Disparate Treatment Essay

1279 words - 5 pages

Disparate treatment is a form of discrimination that is forbidden by laws in which all employers must comply, including fire and emergency services. Disparate treatment in the workplace is applicable to many functions of the workplace including, discipline, promotions, hiring, firing, benefits, layoffs, and testing (Varone, 2012). The claim of disparate treatment arises when a person or group, “is treated differently because of a prohibited classification” (Varone, 2012, p. 439). In the 2010 case, Lewis v. City of Chicago, six plaintiffs accused the city of disparate treatment following testing for open positions within the Chicago Fire Department (Lewis v. City of Chicago, 2010). The case is based on the argument that the Chicago Fire Department firefighter candidate testing, which was conducted in 1995, followed an unfair process of grouping eligible candidates, therefore discriminating against candidates of African-American decent. The case was heard by the Seventh District Court of Appeals and ultimately appeared before the United States Supreme Court, where Justice Scalia delivered the final verdict in favor of the plaintiffs.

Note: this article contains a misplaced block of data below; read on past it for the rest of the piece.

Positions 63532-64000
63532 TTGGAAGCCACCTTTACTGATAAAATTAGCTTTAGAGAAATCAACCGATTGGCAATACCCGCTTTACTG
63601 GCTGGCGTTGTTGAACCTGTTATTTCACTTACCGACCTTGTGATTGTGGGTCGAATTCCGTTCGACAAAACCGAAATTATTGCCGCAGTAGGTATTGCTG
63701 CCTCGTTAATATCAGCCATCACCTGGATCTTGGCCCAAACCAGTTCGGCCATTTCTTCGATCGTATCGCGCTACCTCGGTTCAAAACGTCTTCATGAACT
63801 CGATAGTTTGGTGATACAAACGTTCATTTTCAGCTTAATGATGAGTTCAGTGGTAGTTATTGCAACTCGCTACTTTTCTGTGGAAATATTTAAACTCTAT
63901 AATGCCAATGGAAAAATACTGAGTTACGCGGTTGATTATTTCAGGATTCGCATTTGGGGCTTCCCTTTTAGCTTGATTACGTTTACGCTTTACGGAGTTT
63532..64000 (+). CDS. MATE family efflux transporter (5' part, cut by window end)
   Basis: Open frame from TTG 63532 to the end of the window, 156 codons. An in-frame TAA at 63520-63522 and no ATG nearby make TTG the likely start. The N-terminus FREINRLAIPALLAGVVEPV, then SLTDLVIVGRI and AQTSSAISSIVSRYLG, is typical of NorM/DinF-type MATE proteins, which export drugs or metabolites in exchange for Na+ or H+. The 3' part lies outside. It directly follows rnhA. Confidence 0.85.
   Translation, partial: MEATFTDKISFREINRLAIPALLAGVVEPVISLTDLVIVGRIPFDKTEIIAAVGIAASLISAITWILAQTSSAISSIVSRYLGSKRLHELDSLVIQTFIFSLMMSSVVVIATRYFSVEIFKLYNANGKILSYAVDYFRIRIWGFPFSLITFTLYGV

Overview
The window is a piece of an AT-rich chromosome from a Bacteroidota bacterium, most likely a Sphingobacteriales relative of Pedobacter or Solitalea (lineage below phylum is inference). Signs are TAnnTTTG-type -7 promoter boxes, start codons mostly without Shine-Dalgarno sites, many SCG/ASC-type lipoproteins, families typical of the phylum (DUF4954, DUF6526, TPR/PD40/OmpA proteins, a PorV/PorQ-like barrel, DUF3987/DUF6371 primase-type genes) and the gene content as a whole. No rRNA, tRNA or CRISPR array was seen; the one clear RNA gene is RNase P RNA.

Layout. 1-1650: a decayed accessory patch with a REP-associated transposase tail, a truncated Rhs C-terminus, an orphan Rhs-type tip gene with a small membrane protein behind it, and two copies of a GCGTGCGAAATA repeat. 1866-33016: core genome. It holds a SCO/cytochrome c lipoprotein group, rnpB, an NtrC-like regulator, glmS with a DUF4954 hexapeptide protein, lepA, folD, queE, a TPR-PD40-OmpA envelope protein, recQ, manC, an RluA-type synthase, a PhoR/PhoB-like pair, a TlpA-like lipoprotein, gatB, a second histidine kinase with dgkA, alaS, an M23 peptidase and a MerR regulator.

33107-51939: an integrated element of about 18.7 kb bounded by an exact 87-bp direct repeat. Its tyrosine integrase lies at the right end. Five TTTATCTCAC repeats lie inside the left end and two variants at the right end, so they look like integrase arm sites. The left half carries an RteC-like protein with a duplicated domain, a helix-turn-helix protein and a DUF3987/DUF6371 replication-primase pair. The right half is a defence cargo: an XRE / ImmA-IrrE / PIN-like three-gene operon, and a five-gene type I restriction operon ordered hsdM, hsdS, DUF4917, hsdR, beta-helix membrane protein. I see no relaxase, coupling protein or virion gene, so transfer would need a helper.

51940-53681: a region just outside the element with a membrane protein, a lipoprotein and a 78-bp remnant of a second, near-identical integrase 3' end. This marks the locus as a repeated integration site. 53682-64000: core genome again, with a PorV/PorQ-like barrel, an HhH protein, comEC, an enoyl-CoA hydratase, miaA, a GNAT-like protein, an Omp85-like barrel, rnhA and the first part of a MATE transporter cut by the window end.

The Lewis v. City of Chicago case was filled because the City of Chicago, Illinois, offered a firefighter candidate exam, in which over 26,000 persons applied (Grossman, 2010). The city issued a public announcement following the exam that only candidates which received a minimum score of 89 or above on the test would be considered as well qualified and selected from a lottery pool to continue on in the hiring process for positions with the Chicago Fire Department (Grossman, 2010). Candidates who scored below a 65 were notified that they had failed the exam and would no longer be considered for a position with the fire department. It is unclear of the number of persons who passed and failed the exam, however a third group remained that had scored between 88 to 66 that the city classified as “qualified “ for positions (Grossman, 2010, para. 5). The group that had passed, but was not classified as well qualified, received a letter from the City of Chicago notifying them that they would remain on the hiring list, however “they were also told that they were not likely to be called for "further processing," given the projected hiring needs and the number of applicants who had scored in the higher "well qualified" category. Their names were, however, placed on an "Eligible List" for potential future hiring” (Grossman, 2010, para. 5). The City of Chicago utilized and selected candidates from the well qualified list ten times total, however during the final lottery, applicants were also drawn from the qualified list as the well qualified list that had been exhausted at this point. Six of the applicants, all of whom were of African-American descent filed a complaint with the Equal Employment Opportunity Commission, which issued all six complainants a right to sue letter (Grossman, 2010). The case was heard by courts until...

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